Social Skills Development

Apr 28, 2020

Humans are social animals, and children are the ultimate socialites. As humans, we use both verbal and non-verbal communication to interact with others around us. Through gestures, body language, and our personal appearance. We have established several methods to understand and be understood by others by exhibiting good manners, communicating effectively with others, being considerate of the feelings of others and expressing personal needs

 Good social skills have a direct impact on a child’s behavioral and emotional development as well as several numerous health concerns such as cardiovascular diseases, obesity, diabetes, etc.

Having challenges regarding social skills can affect a child’s development in terms of making new friends, maintaining friendships, meeting new people, or even dealing with failure and understanding basic social situations.

The role of the Parents:

The first social skills children learn are acquired by watching the adults around them and the role modeling of what they see. That’s why parenting is about so much more than seeing to the physical needs of a child. Prior to a child stepping into a classroom, they should have been taught several social skills.

Parents can help put in place certain cornerstone developmental traits that we as teachers would be able to build on. Such as expressing their emotions in different situations, communicating how they feel about certain conditions and circumstances, and enhancing their listening skills.

When teachers come into the equation:

Once children get into a classroom setting, we need to sharpen their social skills through their interactions with their teacher and their classmates. We teach social skills through play and fun using stories, songs, puppets, and games to teach kids to interact with others. This prepares them to be productive members of society later in life.

Every child requires a different approach, and children have unique ways of developing social skills. And we as teachers, strive to distinguish their different needs. But what they all need from a teacher is reassurance that the classroom is a safe space where they are loved and valued. When a child feels they can trust their caregiver, be it a parent or a teacher, they will confide in them if there is something troubling them.

The proper social skills that need to be taught can be divided into three stages: determining the social skills that need development, figuring out ways to teach the skills, and reinforcing lessons with the right resources, but not all kids need help with the same social skills, and what your child needs practice with could vary, depending on his or her age. It is important to know the normal developmental skills appropriate for different age groups so you can determine where the help is needed.

Followed is a checklist for if a child has difficulties with social skills:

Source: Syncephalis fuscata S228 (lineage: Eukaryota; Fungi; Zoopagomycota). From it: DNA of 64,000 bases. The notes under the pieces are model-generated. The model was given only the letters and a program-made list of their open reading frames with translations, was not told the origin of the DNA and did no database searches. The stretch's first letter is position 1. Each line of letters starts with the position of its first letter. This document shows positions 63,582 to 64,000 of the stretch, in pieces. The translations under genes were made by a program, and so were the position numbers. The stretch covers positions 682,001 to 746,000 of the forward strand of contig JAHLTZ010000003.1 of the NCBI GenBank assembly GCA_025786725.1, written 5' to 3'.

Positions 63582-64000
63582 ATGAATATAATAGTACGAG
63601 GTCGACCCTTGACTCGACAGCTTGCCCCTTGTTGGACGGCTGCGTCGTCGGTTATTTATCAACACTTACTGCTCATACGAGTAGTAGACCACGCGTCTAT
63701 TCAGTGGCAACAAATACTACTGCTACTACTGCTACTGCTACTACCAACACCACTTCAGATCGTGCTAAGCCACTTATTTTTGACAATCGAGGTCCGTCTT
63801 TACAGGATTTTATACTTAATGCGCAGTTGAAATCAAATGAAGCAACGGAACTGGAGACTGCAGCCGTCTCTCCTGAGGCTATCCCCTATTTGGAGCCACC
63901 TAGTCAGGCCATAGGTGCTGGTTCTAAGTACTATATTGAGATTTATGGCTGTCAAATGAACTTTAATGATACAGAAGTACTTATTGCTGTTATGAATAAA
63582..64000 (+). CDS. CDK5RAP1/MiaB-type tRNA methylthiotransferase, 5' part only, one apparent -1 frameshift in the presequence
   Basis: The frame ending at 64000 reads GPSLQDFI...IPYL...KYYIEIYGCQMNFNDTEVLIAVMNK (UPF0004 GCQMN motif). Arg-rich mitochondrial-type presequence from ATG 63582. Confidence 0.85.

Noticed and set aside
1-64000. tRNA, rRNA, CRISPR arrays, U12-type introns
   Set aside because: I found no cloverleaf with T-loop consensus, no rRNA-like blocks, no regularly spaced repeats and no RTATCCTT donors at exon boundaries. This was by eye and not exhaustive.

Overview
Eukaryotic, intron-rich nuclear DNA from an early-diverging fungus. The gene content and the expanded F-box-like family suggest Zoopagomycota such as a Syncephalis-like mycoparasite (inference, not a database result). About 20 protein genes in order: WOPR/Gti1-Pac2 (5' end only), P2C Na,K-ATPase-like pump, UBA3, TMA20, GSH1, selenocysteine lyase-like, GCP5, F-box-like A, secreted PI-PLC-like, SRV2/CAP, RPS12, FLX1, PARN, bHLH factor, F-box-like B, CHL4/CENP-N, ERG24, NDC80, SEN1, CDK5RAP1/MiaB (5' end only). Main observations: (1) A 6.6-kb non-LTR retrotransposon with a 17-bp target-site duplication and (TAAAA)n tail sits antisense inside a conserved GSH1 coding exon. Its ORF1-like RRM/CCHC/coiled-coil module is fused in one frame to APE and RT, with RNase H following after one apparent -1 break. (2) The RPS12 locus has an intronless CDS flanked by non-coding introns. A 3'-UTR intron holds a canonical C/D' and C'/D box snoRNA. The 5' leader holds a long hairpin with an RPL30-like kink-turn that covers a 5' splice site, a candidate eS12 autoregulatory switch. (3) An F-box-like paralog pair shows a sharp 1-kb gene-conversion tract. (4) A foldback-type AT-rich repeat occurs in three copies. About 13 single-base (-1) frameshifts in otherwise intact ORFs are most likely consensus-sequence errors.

• Use fleeting eye contact, do not consistently use eye contact or stares at you fixedly.
  • Not be able to take turns when talking to their communication partner.
  • Struggle with using appropriate body language (e.g. stands too close/far to another person).
  • Fail to use polite forms of communication (e.g. saying: please, thank-you, hello and good-bye).
  • Be unable to start and end conversations appropriately.
  • Interrupt others frequently.
  • Be unable to maintain a topic of conversation and provides irrelevant comments during a conversation.
  • Talk ‘at you’ in a conversation as opposed to engaging in a two-way conversation ‘with’ you.
  • Not ask appropriate questions.
  • Repeat information in conversation and tend to talk about topics of their own interest (e.g. trains, a favourite TV show/person).
  • Show little or no interest in what the other person has to say.
  • Fail to understand jokes and language, such as sarcasm, idioms, and non-literal information (e.g. ‘This place is a pig sty!’).
  • Interpret what you say in a very literal way (e.g. when you say “Can you open the door?” the child “yes” without moving to actually open the door).
  • Talk with unusual speed, stress, rhythm, intonation, pitch, and/or tone of voice.
  • Be unable to understand different tones of voice or read facial cues.
  • Fail to ask for clarification if they are confused or if the situation is unclear to them.
  • Struggle to respond appropriately when asked to change their actions.
  • Tend to disclose (excessively) personal information to unfamiliar people or strangers.
  • Appear unaware of others and fail to read other people’s feelings based on their verbal and non-verbal cues.
  • Be unable to respond to teasing, anger, failure, and disappointment appropriately.
  • Be unable to adjust or modify their language appropriately according to the communication situation.
  • Lack of empathy (i.e. is not able to imagine what it is like to be somebody else or in their situation).
  • Lack of imagination.
  • Appear self-centered.
  • Fail to understand the consequences of their actions.



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